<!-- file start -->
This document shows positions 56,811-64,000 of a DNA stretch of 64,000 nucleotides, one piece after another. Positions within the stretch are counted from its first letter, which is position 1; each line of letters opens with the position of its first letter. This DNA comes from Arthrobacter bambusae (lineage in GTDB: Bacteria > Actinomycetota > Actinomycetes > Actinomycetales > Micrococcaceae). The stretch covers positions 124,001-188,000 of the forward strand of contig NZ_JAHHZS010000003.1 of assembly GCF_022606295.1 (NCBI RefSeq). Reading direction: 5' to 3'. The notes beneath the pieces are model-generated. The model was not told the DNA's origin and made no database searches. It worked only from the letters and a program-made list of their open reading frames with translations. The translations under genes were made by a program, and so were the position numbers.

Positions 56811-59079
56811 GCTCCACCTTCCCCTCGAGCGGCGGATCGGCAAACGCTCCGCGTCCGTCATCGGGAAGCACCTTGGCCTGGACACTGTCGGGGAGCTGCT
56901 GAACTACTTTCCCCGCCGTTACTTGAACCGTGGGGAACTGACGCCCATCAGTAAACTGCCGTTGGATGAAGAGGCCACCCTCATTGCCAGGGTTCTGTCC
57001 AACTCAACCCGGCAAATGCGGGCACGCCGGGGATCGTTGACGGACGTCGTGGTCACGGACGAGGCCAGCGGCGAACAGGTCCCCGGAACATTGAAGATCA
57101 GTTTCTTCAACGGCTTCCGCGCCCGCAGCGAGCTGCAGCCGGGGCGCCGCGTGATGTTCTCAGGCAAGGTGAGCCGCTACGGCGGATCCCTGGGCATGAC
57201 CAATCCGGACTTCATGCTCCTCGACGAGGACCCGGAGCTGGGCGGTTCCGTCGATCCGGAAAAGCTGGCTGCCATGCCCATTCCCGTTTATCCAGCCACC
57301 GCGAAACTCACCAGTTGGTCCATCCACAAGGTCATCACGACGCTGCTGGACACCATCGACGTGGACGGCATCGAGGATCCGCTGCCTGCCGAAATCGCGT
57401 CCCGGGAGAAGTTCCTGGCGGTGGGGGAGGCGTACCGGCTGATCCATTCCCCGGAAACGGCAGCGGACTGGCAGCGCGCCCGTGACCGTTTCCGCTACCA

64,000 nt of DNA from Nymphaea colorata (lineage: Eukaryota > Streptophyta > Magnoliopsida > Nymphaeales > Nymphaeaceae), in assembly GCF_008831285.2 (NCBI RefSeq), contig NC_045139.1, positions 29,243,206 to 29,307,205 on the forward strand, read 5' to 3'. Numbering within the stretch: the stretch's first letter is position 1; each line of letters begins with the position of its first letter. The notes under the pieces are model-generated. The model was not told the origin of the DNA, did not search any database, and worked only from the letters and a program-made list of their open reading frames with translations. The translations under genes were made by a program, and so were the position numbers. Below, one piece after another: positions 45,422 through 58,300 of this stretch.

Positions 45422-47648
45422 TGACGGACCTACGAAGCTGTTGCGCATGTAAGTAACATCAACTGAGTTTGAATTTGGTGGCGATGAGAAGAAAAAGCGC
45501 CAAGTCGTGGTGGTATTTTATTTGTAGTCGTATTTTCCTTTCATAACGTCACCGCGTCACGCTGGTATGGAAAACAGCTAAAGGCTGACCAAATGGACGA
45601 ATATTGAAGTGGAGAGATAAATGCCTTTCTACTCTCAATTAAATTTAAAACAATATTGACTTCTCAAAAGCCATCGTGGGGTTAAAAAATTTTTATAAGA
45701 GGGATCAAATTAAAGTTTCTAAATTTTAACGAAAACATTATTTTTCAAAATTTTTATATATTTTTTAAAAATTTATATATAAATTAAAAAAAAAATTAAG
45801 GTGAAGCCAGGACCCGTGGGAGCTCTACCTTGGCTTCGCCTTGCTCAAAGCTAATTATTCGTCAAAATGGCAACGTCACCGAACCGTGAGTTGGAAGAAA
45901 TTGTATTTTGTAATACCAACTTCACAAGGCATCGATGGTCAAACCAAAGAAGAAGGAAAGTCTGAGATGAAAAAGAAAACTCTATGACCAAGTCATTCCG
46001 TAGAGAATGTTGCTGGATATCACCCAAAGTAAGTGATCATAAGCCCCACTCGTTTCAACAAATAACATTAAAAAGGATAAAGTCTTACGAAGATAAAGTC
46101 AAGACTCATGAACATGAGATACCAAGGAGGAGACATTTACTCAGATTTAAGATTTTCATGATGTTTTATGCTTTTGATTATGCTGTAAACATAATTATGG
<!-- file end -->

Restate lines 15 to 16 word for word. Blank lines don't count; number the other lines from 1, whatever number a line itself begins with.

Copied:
45701 GGGATCAAATTAAAGTTTCTAAATTTTAACGAAAACATTATTTTTCAAAATTTTTATATATTTTTTAAAAATTTATATATAAATTAAAAAAAAAATTAAG
45801 GTGAAGCCAGGACCCGTGGGAGCTCTACCTTGGCTTCGCCTTGCTCAAAGCTAATTATTCGTCAAAATGGCAACGTCACCGAACCGTGAGTTGGAAGAAA